Endone by the handful for months afterwards.   Needless to say they switched from the synthetic antibiotics to straight penicillin and I began to recover.  I did leave hospital however with a lymph lump the size of a tennis ball near my collar bone. No idea what was underneath where I couldn’t see!! I was a complete mess. My whole body looked like a crocodile from allergic hives and I was puffed up like a balloon.  Most of my hair fell out and ALL of my skin peeled off in the following weeks.

That was 5 years ago.  I have battled with my health ever since  as that immune system hit on top of what I now know to be a lifelong battle with immune function and Hashimoto’s really set off a chain of inflammatory events. I am constantly surprised at what other people remember about my life.  It would be great if I could remember it as well.  My husband remembers so much about our life together, which I don’t, most likely because I was in constant ‘fog brain’ mode.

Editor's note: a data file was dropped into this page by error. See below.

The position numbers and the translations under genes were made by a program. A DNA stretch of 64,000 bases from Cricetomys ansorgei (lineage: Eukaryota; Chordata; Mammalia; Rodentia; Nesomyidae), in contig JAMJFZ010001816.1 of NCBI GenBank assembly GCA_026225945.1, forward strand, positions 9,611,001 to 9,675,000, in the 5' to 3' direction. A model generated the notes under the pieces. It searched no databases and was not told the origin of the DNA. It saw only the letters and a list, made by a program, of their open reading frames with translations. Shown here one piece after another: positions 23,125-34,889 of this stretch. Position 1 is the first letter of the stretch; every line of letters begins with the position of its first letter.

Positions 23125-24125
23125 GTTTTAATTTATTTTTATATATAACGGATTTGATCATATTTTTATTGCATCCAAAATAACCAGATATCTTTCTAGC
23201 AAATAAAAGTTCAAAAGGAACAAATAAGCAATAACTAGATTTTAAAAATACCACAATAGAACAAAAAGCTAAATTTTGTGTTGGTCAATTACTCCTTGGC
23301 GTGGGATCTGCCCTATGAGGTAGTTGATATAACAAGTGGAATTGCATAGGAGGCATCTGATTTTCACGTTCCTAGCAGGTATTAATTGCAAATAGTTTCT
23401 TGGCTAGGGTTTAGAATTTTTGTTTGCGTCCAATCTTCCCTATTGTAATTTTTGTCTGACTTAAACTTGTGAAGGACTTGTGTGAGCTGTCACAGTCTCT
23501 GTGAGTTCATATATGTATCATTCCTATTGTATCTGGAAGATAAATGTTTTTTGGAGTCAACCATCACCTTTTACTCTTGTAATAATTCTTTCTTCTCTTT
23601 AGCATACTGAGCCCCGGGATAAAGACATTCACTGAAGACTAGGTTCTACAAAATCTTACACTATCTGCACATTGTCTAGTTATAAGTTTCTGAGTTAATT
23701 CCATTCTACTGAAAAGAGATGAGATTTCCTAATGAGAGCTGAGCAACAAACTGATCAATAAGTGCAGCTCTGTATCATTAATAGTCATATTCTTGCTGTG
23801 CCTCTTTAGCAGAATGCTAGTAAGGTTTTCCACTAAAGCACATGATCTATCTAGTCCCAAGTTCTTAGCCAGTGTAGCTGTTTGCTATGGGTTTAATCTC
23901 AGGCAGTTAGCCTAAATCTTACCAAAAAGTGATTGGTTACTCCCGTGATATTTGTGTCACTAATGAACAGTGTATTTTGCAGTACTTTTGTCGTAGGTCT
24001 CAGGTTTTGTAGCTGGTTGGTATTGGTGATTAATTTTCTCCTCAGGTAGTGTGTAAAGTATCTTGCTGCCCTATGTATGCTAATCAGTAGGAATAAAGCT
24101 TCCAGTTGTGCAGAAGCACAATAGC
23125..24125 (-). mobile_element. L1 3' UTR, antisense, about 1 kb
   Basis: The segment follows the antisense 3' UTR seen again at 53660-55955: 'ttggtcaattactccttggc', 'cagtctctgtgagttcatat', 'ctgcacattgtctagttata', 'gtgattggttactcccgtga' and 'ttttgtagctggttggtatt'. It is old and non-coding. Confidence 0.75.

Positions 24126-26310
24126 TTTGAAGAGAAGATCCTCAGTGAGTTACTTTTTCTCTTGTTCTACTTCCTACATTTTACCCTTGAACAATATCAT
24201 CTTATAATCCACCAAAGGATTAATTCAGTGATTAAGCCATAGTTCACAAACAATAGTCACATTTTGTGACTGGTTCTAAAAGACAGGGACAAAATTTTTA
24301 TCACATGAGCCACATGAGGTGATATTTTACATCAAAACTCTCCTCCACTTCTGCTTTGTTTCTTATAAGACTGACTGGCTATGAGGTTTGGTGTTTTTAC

Since changing my diet to Paleo and then moving one step further to AIP I have made significant improvements in my health in the last 12 months.(and I’m no angel either – I have blowouts more regularly than I’d like to say – but guess what?  I ENJOY them, I don’t feel guilty and then carry on being good until next time.)

9 months ago I could not walk more than about 20 metres without two walking sticks.  My knees felt like they were stuffed with cotton wool and my hip was unable to bear hardly any weight.  I walked with a pronounced ‘hip limp’.  Today I ride a bike, walk along the beach for (so far 3 kilometres) walk up stairs again for exercise, I can swim comfortably 20 laps of a 25 metre pool and I kayak.  I still find it hard to garden (mainly because I have a brown thumb)  and I have days where all I do is lay around or spend the day on the computer.  I’m lucky that I am able to do that as I am retired.  But –  I am SO happy with the health gains I have made by following the AIP protocol.